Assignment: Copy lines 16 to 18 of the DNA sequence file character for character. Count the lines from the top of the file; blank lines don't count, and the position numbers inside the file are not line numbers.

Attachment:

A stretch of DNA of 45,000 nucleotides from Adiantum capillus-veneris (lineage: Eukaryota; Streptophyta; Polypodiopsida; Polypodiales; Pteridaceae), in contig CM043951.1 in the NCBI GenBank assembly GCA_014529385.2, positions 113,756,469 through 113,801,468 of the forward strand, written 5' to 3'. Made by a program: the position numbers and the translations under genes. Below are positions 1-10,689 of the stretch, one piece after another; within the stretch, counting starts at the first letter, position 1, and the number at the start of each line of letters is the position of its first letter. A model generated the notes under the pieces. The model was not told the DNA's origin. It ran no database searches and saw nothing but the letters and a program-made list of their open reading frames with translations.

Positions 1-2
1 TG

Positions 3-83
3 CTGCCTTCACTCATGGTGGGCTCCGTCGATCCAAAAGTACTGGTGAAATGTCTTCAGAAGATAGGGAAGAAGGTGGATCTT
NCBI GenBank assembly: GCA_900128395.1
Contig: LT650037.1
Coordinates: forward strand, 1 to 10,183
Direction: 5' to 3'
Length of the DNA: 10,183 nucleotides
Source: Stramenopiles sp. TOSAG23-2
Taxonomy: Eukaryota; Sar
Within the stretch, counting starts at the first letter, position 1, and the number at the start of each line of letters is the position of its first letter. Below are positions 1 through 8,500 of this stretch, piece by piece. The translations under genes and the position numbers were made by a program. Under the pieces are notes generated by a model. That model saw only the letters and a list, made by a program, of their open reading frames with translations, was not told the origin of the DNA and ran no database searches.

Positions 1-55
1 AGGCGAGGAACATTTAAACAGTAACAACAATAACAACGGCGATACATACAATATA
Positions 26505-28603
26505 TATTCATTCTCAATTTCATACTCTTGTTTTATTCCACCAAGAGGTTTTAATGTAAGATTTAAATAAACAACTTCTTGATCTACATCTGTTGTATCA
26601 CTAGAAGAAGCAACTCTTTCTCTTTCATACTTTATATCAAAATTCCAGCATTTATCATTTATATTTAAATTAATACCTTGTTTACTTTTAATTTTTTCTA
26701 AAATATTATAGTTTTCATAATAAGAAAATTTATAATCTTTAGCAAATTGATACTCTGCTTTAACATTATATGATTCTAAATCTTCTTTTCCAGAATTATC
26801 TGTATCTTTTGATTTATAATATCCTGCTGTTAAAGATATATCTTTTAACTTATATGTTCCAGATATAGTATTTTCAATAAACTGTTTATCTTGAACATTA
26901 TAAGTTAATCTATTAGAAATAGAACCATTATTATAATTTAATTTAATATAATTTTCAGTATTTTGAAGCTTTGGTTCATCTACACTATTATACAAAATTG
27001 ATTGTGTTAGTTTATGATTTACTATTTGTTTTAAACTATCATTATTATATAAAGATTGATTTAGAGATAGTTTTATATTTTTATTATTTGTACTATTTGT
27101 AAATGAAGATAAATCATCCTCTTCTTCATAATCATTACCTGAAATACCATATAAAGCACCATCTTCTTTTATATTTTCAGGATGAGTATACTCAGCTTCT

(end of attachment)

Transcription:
Positions 26505-28603
26505 TATTCATTCTCAATTTCATACTCTTGTTTTATTCCACCAAGAGGTTTTAATGTAAGATTTAAATAAACAACTTCTTGATCTACATCTGTTGTATCA
26601 CTAGAAGAAGCAACTCTTTCTCTTTCATACTTTATATCAAAATTCCAGCATTTATCATTTATATTTAAATTAATACCTTGTTTACTTTTAATTTTTTCTA